### Random forest model(RFM)

Random Forest  Model:

The random forest model is also a classification model with the combination of the decision tree. The random forest algorithm is a supervised classification algorithm. As the name suggests, this algorithm creates the forest with several trees. … In the same way in the random tree classifier, the higher the number of trees in the forest gives the high the accuracy results. If you know the Random forest algorithm is a supervised classification algorithm.
The random forest model follows an ensemble technique. It involves constructing multi decision trees at training time. Its prediction based on mode for classification and mean for regression tree. It helps to reduce the overfitting of the individual decision tree. There are many possibilities for the occurrence of overfitting.

## Working of Random Forest Algorithm

We can understand the working of the Random Forest algorithm with the help of following steps −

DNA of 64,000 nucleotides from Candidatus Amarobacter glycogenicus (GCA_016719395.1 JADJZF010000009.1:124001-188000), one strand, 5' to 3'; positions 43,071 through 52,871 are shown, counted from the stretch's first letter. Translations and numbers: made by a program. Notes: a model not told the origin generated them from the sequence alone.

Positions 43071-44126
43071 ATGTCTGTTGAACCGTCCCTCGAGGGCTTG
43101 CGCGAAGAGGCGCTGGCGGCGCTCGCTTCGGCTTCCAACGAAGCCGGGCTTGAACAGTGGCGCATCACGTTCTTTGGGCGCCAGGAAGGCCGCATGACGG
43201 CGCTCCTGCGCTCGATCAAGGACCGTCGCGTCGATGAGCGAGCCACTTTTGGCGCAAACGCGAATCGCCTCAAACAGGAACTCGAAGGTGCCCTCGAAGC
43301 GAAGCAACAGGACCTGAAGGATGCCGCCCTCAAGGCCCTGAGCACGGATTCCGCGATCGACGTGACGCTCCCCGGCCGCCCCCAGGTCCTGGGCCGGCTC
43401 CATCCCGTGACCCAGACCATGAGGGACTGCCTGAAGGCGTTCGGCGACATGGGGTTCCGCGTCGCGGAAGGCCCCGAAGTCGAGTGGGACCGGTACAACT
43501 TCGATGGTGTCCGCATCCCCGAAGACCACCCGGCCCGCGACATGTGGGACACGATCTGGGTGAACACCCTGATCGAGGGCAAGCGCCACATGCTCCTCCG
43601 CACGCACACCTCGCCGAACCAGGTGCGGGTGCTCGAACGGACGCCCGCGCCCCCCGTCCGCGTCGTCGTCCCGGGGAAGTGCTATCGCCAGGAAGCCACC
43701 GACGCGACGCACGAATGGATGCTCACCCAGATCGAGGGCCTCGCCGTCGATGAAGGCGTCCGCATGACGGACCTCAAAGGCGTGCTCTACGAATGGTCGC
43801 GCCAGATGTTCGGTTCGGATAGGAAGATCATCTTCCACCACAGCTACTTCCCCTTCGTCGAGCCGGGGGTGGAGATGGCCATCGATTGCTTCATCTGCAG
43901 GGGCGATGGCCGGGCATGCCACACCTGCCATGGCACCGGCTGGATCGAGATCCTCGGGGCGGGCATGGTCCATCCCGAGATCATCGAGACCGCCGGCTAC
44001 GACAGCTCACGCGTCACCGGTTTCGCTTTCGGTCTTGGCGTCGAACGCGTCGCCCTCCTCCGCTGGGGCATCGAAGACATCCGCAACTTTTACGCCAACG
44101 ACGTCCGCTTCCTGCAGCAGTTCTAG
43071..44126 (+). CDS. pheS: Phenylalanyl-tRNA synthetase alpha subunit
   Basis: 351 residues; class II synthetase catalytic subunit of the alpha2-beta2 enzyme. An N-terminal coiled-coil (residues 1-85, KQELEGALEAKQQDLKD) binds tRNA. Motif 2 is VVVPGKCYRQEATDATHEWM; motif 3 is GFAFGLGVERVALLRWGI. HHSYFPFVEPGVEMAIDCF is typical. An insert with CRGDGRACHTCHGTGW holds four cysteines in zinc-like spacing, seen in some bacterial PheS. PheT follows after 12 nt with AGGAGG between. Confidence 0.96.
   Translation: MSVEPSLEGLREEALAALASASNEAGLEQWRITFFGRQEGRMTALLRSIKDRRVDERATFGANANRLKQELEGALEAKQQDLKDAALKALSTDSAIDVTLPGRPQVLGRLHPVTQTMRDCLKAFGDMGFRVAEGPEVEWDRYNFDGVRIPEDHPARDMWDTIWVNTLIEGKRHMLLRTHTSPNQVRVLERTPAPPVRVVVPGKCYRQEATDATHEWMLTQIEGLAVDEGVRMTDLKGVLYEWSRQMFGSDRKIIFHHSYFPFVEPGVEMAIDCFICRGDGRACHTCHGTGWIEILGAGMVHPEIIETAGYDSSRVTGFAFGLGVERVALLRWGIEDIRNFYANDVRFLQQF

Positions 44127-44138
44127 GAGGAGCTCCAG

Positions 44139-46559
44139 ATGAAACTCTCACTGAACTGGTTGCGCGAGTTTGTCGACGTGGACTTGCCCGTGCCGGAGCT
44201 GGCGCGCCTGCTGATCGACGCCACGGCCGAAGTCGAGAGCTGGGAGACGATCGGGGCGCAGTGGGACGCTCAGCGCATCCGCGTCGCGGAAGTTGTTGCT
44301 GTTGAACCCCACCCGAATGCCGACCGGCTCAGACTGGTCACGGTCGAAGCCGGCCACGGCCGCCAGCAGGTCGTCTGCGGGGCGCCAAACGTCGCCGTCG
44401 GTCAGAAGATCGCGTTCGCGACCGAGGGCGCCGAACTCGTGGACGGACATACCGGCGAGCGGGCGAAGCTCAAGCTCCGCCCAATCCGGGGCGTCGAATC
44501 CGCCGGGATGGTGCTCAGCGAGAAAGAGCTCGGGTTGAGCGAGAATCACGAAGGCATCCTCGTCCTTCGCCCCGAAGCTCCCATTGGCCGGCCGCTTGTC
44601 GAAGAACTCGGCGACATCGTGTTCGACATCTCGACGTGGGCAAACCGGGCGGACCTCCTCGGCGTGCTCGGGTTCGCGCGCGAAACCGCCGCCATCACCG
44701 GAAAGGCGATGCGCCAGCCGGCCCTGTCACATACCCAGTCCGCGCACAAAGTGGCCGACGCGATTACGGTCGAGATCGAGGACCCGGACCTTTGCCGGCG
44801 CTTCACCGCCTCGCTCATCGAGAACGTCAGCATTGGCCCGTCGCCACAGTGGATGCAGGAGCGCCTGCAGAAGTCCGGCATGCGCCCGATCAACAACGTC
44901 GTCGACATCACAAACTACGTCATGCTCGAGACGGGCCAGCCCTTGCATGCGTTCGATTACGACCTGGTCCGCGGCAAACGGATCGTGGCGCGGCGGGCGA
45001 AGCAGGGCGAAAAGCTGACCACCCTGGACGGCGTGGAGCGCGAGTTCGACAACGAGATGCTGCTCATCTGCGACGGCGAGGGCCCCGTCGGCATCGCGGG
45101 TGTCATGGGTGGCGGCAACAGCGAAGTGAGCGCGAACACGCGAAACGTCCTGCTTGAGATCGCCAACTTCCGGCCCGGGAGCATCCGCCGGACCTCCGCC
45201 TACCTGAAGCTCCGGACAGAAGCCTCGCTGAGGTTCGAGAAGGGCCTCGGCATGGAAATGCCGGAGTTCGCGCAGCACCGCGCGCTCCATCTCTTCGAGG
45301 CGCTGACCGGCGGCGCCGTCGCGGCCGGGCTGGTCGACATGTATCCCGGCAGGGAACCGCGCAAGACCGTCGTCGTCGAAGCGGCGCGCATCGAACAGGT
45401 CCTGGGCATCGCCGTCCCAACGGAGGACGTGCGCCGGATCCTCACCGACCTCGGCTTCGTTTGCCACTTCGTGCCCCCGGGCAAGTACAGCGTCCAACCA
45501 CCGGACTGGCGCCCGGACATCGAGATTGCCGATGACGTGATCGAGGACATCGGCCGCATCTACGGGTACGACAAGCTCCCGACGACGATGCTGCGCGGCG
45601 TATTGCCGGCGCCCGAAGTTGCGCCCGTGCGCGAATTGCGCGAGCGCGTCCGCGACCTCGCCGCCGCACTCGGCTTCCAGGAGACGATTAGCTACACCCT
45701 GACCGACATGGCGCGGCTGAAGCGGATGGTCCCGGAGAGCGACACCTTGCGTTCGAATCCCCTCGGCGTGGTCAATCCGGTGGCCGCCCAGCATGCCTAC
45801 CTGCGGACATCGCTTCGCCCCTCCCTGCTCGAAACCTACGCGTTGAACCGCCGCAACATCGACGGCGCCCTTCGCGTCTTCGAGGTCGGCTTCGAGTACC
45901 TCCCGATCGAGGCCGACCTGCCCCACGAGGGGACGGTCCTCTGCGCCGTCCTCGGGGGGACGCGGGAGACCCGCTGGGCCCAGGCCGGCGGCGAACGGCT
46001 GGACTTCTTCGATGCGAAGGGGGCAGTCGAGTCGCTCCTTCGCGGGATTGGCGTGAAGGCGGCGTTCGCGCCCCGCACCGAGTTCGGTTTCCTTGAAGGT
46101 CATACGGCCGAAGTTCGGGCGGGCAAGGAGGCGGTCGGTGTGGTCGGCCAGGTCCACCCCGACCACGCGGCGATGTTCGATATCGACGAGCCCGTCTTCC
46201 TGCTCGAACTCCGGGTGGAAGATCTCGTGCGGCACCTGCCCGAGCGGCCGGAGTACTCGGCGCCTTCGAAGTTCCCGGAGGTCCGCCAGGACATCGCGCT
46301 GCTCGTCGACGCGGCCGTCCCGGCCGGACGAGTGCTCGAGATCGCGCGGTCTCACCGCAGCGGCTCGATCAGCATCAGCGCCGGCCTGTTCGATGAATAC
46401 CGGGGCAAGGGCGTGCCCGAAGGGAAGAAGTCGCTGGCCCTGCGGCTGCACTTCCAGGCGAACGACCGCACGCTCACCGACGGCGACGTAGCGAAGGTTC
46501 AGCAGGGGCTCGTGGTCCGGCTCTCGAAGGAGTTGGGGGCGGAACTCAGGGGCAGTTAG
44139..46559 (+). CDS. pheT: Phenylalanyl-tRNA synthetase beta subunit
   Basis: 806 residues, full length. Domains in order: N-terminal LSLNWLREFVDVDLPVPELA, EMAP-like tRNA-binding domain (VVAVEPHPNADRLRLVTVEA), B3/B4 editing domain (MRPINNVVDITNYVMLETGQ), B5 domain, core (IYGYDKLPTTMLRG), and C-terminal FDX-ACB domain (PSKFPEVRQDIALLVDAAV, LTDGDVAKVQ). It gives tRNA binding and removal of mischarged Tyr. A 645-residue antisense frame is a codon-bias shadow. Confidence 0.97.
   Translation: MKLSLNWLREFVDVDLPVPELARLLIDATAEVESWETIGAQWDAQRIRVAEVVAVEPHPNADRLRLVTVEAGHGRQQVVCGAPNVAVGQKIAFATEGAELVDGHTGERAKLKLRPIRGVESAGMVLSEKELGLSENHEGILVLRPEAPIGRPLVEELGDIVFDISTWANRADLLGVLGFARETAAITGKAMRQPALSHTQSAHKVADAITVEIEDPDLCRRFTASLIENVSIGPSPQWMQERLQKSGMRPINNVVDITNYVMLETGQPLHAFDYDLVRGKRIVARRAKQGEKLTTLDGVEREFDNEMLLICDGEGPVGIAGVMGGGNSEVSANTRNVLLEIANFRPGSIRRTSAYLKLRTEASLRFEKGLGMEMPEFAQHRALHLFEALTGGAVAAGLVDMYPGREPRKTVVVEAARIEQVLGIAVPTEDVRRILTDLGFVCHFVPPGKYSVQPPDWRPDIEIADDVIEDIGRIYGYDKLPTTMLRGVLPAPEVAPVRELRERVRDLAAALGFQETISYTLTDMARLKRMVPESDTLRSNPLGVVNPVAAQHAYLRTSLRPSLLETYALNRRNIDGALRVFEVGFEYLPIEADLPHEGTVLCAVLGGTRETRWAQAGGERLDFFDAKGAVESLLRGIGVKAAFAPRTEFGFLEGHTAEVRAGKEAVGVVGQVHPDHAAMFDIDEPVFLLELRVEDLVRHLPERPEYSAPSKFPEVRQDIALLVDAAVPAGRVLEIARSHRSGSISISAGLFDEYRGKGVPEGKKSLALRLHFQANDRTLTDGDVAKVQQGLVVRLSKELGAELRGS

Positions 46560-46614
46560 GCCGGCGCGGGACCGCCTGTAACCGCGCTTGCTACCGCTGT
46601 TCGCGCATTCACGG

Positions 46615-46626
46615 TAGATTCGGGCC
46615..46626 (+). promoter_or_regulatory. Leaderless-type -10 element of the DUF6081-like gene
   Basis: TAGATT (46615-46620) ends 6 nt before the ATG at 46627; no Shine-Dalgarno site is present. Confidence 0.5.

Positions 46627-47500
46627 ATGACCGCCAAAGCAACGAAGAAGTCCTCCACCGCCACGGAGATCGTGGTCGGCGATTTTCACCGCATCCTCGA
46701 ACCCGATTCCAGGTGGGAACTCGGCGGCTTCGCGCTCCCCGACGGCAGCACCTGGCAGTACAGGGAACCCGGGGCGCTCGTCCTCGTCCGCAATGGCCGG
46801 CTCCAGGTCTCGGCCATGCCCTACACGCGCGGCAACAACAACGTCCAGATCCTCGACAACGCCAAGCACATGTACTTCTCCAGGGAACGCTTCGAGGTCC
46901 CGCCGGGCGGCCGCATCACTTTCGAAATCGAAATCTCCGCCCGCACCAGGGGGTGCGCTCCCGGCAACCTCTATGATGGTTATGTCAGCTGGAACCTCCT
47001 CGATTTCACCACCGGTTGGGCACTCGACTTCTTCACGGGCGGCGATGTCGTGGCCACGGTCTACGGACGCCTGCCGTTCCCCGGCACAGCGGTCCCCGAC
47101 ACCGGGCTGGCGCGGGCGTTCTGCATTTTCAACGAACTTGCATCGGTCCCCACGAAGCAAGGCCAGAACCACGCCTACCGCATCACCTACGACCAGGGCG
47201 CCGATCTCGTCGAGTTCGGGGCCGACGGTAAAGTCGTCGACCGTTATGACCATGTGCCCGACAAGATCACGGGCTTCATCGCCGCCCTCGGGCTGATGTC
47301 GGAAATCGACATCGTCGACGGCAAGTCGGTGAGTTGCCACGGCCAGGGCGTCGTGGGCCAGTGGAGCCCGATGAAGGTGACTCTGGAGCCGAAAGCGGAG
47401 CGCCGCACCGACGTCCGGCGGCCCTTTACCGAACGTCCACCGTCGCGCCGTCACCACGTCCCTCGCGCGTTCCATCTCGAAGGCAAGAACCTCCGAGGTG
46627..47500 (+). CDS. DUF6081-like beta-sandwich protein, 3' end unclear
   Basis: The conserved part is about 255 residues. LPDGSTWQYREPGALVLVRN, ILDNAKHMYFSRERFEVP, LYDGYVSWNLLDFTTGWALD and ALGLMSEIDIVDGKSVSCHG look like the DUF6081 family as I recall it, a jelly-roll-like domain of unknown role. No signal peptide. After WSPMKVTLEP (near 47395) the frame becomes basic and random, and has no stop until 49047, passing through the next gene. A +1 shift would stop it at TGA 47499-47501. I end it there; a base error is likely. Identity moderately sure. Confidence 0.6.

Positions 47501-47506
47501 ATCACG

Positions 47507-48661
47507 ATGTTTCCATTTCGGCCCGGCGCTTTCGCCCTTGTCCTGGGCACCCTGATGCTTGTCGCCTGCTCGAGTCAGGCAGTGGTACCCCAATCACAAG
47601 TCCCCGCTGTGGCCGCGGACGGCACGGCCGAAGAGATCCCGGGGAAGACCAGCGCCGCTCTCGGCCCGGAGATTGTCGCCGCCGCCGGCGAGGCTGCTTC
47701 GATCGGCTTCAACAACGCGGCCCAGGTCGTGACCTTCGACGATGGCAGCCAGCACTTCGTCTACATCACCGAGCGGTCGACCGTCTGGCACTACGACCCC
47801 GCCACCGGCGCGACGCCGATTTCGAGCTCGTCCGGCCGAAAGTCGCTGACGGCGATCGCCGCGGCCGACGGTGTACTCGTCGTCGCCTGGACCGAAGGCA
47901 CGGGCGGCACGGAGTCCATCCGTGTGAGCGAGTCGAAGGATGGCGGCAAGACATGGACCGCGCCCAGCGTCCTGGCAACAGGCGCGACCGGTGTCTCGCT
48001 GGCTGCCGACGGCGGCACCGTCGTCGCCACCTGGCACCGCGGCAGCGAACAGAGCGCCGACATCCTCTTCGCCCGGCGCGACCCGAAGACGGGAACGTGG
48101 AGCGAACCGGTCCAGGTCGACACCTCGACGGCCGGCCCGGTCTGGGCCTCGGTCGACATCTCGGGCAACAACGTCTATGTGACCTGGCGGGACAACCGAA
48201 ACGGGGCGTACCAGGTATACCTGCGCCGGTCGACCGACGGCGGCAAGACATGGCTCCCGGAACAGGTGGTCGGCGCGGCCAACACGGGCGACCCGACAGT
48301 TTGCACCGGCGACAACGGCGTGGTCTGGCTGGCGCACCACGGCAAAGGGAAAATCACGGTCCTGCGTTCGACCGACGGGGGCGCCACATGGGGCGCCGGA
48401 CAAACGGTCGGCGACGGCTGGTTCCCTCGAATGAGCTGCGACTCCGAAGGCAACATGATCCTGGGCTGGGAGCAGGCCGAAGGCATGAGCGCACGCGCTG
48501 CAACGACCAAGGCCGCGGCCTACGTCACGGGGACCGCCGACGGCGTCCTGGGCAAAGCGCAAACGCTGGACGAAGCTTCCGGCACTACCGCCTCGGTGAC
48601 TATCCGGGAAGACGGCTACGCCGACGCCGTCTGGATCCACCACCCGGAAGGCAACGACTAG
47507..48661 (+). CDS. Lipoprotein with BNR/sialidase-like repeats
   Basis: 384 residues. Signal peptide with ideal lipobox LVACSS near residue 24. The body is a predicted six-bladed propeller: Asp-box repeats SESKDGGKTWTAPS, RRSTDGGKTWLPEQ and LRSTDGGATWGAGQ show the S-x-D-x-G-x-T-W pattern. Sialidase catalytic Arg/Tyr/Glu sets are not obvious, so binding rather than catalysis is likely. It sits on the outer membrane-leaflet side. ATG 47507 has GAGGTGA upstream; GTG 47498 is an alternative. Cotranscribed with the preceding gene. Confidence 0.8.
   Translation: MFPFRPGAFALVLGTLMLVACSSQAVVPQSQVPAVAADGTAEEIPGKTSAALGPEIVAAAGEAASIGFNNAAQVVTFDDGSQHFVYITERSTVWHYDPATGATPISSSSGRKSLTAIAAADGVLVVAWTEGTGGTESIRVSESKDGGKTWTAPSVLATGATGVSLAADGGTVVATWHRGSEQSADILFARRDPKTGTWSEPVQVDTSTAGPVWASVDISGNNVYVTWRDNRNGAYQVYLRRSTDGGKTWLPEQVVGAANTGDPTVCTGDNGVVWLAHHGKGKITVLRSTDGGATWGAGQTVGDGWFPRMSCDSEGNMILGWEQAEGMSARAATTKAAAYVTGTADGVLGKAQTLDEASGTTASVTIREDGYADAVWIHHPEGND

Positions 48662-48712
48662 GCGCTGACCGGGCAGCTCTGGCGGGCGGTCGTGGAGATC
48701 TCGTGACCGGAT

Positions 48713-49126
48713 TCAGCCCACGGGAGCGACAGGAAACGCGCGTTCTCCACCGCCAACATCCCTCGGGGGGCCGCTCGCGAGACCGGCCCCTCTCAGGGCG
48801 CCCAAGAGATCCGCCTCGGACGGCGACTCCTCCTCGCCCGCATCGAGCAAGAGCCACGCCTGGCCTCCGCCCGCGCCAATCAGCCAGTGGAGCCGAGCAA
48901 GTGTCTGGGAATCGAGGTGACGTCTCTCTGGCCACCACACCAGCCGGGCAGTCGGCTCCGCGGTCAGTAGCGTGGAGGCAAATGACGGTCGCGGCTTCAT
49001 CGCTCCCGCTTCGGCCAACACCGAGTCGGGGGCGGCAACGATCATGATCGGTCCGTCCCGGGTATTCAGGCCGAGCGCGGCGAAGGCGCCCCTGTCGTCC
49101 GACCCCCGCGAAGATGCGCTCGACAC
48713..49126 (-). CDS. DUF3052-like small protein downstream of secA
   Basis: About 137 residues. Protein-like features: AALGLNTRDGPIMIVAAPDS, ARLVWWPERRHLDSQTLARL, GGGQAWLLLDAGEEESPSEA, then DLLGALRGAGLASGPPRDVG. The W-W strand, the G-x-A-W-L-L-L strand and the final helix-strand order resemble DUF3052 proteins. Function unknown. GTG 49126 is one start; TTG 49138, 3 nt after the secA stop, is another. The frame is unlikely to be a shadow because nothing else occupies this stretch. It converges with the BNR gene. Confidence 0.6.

• Step 1 − First, start with the selection of random samples from a given dataset. Do sampling without replacement. Sampling without replacement stats that the training data split into several small samples and then the result we get is a combination of all the data set. If we have 1000 features in a data set the splitting will happen with 10 features each in a small training data and all split training data contains equal no of features. The result is based on which training data has the highest value.

• Step 2 − Next, this algorithm will construct a decision tree for every sample. Then it will get the prediction result from every decision tree.
• Step 3 − In this step, voting will be performed for every predicted result.
• Based on ‘n’ samples… ‘n’ tree is built
• Each record is classified based on the n tree
• The final class for each record is decided based on voting

Step 4 − At last, select the most voted prediction result as the final prediction result.

What is the Out of Bag score in Random Forests?

Out of bag (OOB) score is a way of validating the Random forest model. Below is a simple intuition of how is it calculated followed by a description of how it is different from the validation score and where it is advantageous.

For the description of the OOB score calculation, let’s assume there are five DTs in the random forest ensemble labeled from 1 to 5. For simplicity, suppose we have a simple original training data set as below.